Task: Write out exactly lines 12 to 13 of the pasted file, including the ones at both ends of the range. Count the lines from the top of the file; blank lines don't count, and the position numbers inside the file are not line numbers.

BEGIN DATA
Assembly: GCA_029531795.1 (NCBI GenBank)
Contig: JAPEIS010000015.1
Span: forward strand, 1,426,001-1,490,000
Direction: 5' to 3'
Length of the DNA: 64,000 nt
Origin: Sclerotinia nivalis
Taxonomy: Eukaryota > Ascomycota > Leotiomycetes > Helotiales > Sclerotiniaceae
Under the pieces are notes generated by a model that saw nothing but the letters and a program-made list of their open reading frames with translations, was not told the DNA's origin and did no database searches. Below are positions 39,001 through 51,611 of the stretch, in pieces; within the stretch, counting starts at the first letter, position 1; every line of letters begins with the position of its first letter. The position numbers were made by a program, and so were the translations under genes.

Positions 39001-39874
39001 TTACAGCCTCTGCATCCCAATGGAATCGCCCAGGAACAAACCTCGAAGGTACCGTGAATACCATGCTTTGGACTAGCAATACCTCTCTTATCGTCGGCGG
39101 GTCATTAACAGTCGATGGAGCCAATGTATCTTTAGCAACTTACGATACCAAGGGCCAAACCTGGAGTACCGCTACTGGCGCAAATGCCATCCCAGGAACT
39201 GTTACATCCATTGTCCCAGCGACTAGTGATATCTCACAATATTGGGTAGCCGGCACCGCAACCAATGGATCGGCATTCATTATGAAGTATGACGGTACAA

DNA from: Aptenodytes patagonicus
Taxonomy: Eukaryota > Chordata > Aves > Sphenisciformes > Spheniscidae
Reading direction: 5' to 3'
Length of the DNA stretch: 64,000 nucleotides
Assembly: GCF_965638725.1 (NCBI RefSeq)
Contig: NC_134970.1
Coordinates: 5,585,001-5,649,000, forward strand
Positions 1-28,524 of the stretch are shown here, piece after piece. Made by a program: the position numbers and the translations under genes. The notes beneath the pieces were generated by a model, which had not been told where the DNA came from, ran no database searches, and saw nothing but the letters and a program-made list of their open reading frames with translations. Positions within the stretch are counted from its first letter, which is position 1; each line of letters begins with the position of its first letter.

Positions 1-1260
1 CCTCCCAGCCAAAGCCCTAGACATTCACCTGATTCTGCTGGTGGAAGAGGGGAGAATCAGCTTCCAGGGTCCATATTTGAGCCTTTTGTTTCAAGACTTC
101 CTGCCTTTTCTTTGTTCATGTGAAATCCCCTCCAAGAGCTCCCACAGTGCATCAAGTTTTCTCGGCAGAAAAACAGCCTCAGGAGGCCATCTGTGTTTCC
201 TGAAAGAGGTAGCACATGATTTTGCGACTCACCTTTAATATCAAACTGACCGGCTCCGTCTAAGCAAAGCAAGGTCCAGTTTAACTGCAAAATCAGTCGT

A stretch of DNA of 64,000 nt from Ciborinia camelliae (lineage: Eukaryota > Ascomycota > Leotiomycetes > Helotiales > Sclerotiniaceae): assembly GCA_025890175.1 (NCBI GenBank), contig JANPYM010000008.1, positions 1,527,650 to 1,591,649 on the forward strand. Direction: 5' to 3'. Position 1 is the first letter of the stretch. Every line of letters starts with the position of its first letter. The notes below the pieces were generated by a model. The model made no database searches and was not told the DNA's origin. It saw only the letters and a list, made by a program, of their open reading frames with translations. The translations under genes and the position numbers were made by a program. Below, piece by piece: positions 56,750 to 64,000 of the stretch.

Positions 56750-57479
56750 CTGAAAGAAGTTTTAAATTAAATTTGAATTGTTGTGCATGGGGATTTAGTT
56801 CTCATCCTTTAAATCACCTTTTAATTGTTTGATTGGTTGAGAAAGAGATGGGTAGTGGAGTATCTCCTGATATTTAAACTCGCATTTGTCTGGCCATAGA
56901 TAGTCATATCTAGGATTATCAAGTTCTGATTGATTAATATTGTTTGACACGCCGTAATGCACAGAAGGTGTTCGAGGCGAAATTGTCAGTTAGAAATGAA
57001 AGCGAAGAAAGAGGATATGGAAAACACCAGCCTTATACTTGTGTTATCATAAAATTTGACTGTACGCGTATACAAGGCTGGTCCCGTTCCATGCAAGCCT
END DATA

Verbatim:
39201 GTTACATCCATTGTCCCAGCGACTAGTGATATCTCACAATATTGGGTAGCCGGCACCGCAACCAATGGATCGGCATTCATTATGAAGTATGACGGTACAA

DNA from: Aptenodytes patagonicus